The way people use home phone services is changing and many of us will eventually end up replacing our old analogue voice service with a Voice-over-Internet-Protocol (VoIP) alternative, which uses your broadband ISPs internet connection to make calls. But how do you set it up and move (port) your number? We explain.
Firstly, a little context is required. According to Ofcom, during 2012 UK people made a total of 103 billion minutes of landline calls and this has since fallen to just 54 billion in 2017 (here). Much of this change, which has had a negative impact on fixed line call revenues, is due to consumers making greater use of Mobile phones, internet messaging (Whatsapp, Facebook etc.) and VoIP services.
On top of that the roll-out of Fibre-to-the-Premises (FTTP / FTTH) based ultrafast broadband networks across the United Kingdom will eventually result in the retirement of old copper phone lines, which for many decades have been used to carry analogue phone (voice) signals (PSTN / POTS).
As a result of all this many operators around the world are now in the process of switching to a broadband-by-default approach. In other words, in the future you will only buy a new fixed line for broadband and the voice service will become optional (i.e. supplied via VoIP over an internet connection).
Aside from the fact that fixed lines will all inevitably adopt an all-IP network approach (as above), there are also plenty of other reasons for why you might want to use VoIP. The biggest one is cost because the price of making a call over an internet connection tends to be significantly cheaper than via a traditional fixed line or even mobile plan, particularly if you’re contacting somebody in a different country.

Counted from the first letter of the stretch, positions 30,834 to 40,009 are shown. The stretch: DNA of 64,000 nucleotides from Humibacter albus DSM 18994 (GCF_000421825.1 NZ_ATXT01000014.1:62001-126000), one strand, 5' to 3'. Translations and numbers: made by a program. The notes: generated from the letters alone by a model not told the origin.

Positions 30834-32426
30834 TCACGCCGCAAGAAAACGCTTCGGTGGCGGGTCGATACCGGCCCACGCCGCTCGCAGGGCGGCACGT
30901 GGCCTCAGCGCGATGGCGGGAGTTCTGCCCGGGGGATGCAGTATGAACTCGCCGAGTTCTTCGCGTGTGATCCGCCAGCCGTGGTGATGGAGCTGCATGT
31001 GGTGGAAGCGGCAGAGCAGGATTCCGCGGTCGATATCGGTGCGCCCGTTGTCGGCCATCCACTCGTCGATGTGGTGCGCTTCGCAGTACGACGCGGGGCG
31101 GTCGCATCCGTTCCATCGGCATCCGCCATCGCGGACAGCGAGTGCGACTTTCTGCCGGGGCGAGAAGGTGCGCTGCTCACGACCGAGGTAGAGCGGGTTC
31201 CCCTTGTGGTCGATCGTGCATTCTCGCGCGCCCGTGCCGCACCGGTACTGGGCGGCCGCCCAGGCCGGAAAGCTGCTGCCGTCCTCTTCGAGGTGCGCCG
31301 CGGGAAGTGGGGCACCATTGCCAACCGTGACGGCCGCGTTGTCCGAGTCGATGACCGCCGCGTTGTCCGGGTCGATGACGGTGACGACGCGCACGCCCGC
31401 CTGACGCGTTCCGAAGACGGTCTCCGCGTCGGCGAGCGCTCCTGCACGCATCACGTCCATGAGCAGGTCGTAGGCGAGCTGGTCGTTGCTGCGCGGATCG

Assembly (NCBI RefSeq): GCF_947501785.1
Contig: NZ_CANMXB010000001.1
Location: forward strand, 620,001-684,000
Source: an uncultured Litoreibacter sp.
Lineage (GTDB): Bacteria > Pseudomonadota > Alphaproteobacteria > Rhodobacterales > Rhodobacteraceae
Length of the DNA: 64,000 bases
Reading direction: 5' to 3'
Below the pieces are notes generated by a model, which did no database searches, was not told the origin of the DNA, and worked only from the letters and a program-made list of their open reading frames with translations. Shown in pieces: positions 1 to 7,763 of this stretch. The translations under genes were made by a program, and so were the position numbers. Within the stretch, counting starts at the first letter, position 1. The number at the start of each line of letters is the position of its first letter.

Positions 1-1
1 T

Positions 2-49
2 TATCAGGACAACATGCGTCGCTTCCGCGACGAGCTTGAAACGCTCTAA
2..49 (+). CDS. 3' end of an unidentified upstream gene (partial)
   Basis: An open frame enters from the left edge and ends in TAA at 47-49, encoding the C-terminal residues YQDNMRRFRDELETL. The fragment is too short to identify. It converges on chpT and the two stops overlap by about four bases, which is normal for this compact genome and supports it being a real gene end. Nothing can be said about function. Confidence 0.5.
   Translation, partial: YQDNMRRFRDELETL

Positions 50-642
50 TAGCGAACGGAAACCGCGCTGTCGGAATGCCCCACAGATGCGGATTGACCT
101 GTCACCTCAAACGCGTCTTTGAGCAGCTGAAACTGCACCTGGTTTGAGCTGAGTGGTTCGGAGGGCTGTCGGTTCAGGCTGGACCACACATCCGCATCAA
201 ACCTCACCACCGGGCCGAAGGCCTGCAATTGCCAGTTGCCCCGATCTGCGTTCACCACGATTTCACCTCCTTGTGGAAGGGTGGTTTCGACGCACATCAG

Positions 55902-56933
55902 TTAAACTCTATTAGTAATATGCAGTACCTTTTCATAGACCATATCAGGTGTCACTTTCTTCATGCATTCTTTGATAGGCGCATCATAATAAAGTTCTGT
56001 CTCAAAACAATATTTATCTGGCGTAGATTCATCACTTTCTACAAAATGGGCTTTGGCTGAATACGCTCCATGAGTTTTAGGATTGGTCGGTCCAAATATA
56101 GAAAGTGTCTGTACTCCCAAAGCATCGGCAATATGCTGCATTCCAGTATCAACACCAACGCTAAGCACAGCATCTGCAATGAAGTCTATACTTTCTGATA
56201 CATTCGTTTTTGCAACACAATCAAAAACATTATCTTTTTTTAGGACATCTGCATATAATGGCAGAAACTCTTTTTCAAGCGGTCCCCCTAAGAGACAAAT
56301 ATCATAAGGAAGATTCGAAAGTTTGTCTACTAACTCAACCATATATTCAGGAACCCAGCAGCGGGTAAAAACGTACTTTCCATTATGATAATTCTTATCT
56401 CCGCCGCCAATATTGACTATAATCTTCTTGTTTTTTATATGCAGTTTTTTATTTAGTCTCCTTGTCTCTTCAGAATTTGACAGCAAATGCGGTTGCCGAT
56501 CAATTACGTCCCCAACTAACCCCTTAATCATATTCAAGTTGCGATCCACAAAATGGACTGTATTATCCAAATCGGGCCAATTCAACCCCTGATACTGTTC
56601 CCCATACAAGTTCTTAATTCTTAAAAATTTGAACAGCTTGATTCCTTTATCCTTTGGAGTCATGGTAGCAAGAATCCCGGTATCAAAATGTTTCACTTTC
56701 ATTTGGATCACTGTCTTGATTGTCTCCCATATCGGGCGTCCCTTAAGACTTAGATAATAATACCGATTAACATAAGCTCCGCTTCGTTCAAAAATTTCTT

For example, the standard charges for calling Pakistan from a normal UK landline or mobile can vary between around £1 to £2 per minute (less with special discounts). By comparison the same call over a VoIP network may only cost you around 10-12 pence per minute and it could even be free if the end-user is using the same VoIP platform as you are (VoIP to VoIP calls on the same platform are usually free).
A good VoIP platform will also give you a wide selection of different ways to access their network. For example, you may be able to install special Software (Apps) on your Smartphone and Laptop, or you could even make VoIP calls over your old analogue phone handset (requires SIP details – see further below for details). In short, you can use your VoIP phone number almost anywhere there’s an internet connection.
The other reason is that many VoIP platforms will throw in a lot of useful features for no extra cost, which might otherwise attract a cost on an old copper landline. A good provider will thus give you access to things like Caller Display, VoiceMail, Call Divert, International Call Barring, Anonymous Call Blocking and much more.
However for home broadband users the best advantages is that you’ll no longer need to worry about the inevitable admin hassle of having to tell everybody your new phone number, which often occurs when swapping between certain fixed line networks or during house moves into a different telephone exchange area. By porting your home number to VoIP you can keep it separate from all that.
Finally, most VoIP providers won’t lock you in to a long contract term (standard 30 day contracts are much more common).
The Confusing State of VoIP
The concept of VoIP is easy to understand. Sadly the market and terminology that exists around it, which is filled to the brim with a plethora of sometimes wildly different choices, can easily create confusion. As if to make matters worse, the process of moving an existing home phone number to VoIP isn’t well understood by ordinary users and can even vary, depending upon the network platforms involved.